XFX 1000W Pro Series 80 Plus Platinumby Martin Kaffei on March 1, 2012 1:38 AM EST
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- 80 Plus Platinum
XFX 1000W Pro Series 80 Plus Platinum
We've recently tested the first 80 Plus Platinum PSUs to hit our labs, courtesy of Seasonic and Enermax. Both were good if expensive PSUs, and next up on the test bench is a Platinum series that's sold by a brand without their own PSU factory: XFX. They sent us their newest product, the Pro Series 80 Plus Platinum Black Edition, which sets its sights on the high-end of the market. XFX has created an interesting casing with some unusual elements, but we need to find out how good this model acutally is.
While efficiency is all the marketing rage in the world of PSUs, we should keep in mind that many manufacturers are trying to reach 80 Plus Platinum levels using some "tricks". As we noted in our Seasonic article, there are various routes to higher efficiency, like removing resistors that may fill other roles. Shunt resistors for example transform some of the power into power loss when current flows through it, since there is a voltage drop. That's actually their job as they measure and prevent overcurrent in an indirect way. So let's see how XFX reached the requirements for 80 Plus Platinum (90%/92%/89% efficiency at 20%/50%/100% load), as well as look at how the XFX model fares in an increasingly crowded market.
XFX has historically tried to cater to gamers, and the external design of the XFX Pro (as well as their other PSU lines) tends to go with an angular and "futuristic" vibe. While the exterior may or may not appeal to your gamer sense, ultimately it's what's inside that matters, and in this case we can see that Seasonic provides the electronics (as you can see from the picture below). We recently awarded Seasonic our Gold Editors' Choice Award for the high quality PSU they provided and this trend seems ready to continue. In any case, XFX made a good choice with the manufacturer. This design offers low ripple and noise results on all output voltages, high-quality capacitors from Japan, and several technologies to increase efficiency. Even so, XFX changed some details such as the fan for cooling.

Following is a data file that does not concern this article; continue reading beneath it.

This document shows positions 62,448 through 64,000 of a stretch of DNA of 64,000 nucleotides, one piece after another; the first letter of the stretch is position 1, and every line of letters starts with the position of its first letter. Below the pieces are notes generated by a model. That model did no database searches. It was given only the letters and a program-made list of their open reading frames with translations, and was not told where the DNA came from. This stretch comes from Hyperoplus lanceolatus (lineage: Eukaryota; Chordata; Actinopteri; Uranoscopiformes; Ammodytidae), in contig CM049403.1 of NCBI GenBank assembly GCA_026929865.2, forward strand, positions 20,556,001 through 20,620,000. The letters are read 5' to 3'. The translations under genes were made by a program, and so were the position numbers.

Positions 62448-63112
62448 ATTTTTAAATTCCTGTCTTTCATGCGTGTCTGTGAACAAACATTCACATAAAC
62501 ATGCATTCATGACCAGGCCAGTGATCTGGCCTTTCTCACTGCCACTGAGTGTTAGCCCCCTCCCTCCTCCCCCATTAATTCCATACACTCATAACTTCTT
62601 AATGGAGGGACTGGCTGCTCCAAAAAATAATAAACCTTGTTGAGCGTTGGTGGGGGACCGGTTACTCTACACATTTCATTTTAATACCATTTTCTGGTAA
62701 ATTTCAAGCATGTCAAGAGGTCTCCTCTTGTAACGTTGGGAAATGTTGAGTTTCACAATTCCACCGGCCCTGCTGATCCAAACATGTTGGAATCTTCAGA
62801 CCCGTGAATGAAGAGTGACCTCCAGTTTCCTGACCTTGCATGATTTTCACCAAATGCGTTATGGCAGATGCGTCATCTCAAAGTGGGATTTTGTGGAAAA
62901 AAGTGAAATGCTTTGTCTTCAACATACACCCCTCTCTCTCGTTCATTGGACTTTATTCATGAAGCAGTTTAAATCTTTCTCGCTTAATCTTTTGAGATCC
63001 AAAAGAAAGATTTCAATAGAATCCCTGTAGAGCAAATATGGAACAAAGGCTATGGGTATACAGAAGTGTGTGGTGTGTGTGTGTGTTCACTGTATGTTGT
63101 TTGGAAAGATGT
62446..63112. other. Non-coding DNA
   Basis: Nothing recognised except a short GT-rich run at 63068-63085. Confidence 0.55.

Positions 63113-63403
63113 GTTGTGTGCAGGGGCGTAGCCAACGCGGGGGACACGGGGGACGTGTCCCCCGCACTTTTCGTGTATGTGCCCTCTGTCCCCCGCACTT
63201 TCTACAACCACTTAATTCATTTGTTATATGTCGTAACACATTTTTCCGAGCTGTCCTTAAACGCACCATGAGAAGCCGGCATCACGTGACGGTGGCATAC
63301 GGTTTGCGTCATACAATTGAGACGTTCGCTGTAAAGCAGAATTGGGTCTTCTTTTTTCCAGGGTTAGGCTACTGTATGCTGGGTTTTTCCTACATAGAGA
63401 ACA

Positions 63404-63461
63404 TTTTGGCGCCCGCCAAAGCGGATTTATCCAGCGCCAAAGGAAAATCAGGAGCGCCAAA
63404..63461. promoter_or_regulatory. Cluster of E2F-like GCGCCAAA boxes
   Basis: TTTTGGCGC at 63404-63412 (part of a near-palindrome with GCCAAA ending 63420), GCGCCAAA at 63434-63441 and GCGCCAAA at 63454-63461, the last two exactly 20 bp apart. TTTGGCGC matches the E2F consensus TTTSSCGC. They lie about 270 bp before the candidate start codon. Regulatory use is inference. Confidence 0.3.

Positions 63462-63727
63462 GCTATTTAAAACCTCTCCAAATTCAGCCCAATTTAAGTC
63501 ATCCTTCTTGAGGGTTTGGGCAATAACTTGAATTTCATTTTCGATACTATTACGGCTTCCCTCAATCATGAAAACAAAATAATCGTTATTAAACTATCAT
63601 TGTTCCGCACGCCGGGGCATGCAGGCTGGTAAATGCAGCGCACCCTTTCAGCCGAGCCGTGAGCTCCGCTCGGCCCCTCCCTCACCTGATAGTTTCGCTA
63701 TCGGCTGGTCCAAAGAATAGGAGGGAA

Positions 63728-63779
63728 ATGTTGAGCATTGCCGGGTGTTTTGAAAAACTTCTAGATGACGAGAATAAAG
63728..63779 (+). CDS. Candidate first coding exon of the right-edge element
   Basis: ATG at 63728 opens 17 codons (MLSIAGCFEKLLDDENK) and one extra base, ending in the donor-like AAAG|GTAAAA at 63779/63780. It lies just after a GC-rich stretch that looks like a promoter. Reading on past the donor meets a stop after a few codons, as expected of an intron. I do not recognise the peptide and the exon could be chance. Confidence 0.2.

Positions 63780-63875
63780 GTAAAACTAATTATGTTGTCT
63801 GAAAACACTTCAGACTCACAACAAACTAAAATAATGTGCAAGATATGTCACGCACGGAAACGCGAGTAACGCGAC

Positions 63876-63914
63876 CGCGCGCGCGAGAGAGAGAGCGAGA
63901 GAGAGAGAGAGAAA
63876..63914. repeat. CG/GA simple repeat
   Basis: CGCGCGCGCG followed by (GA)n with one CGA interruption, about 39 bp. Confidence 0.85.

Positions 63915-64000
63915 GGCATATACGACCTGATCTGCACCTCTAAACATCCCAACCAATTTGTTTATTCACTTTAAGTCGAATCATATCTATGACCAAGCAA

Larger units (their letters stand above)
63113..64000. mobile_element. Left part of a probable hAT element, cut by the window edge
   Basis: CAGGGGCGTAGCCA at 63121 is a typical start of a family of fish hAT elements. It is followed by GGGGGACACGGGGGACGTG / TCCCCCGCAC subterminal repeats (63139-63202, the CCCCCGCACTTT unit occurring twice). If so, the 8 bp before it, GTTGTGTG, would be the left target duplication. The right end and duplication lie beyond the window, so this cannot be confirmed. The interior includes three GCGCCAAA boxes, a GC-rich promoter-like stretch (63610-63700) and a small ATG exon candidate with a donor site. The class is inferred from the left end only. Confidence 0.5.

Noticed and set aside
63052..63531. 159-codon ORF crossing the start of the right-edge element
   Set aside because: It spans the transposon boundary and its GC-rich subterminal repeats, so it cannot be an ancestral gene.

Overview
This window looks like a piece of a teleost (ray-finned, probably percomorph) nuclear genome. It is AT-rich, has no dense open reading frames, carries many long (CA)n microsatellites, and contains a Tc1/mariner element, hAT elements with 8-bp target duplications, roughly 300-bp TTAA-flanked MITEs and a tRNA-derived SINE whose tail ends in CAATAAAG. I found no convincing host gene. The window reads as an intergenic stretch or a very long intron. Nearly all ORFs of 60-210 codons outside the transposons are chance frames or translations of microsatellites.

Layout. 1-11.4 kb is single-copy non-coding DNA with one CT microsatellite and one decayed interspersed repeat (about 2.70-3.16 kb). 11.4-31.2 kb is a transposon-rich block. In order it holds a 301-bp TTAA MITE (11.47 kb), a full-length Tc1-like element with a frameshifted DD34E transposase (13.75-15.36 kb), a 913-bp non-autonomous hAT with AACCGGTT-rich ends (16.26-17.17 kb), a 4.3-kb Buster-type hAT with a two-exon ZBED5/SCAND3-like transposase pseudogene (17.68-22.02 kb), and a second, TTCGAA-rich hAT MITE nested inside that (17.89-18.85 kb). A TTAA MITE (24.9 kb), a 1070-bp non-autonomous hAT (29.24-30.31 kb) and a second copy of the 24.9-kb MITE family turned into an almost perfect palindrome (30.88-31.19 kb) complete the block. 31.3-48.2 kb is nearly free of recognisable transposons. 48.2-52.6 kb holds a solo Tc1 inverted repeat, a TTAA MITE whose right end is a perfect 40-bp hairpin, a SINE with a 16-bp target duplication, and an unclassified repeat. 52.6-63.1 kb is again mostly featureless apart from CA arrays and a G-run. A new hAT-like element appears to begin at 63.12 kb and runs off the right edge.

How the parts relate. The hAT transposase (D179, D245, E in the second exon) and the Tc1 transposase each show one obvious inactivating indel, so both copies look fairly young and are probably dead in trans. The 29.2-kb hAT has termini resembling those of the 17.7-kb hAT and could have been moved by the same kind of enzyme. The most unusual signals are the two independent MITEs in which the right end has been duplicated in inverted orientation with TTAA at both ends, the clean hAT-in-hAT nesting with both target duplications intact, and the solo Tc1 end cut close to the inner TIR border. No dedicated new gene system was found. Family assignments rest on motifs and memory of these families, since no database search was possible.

The question then is whether XFX's design is as good as or even better than the original Seasonic that we tested, and if the alterations made to the core design change the product as a whole. In addition, we would like to take the opportunity to let you know that we will be reviewing some lower wattage Platinum PSUs soon; this will definitely be the last 1000W PSU for the first have of this half-year. Our next reviews will test some 400W-500W power supplies from other brands that use more common designs. Today however we will continue with our high-end testing with the 1000W model from XFX. Besides, it's always interesting to see what features can be implemented when the keeping prices down isn't the primary concern.
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Max- - Thursday, March 1, 2012 - linkWhy isn't there any mention of what the input voltage is?
I assume you're testing in 120V but i'm quite sure a large percentage of your readers are coming from somewhere with a voltage more around 230V.
Please, how does this affect the efficiency? Surely there's some way you can get a power supply that can provide these tests with both 120V and 230V tests?
Omoronovo - Thursday, March 1, 2012 - link~220v inputs generally make for more efficient PSUs, though ripple will often increase by around 16% to account for the variance of 50 vs 60hz commonly used in 220v-based countries like the UK.
silverblue - Thursday, March 1, 2012 - link230v. :)
ahar - Thursday, March 1, 2012 - link-6% to +10%
connor4312 - Thursday, March 1, 2012 - linkYou can see in the picture on the second page that a European plug is included, so I assume it supports 230/220V.
entity279 - Thursday, March 1, 2012 - link"for the difference ($17 USD) customers get a better fan and a few extras such as cable ties and a bag for the unused cables"
The fan difference my be important important. Also, and it's not mentioned in the review, Seasonic offers 7(!!) years waranty versus XFX's 5.
Martin Kaffei - Thursday, March 1, 2012 - linkYou're right.
Warranty has been added..
mattgmann - Thursday, March 1, 2012 - linkThe last high end PSU I've bought was an Antec Signature 850W a few years back. I believe it cost nearly $300, and there was NOTHING on the market that approached its quality at the time.
It's nice to see there are a lot of new units coming out that are giving great power quality with even higher efficiency at much lower prices.
Hopefully the quality/pricing continues to trickle down to <500W power supplies.
ShieTar - Thursday, March 1, 2012 - link"option to have the CPU run passively has <40% load is a nice feature if you don't need the airflow a PSU can provide"
Having a CPU run passively (without external power) would be nice indeed ;-)
dqniel - Thursday, March 1, 2012 - linkThis makes it sound like 80% is the minimum efficiency for the Platinum certification.
This PSU only makes Platinum certification with 0.56% room to spare at 20% load, so I'd hardly say it "easily" makes it. Not that it matters, because the efficiency is still astounding.
80 Plus Platinum requirements at 115v:
20% load - 90% efficiency
50% load - 92% efficiency
100% load - 89% efficiency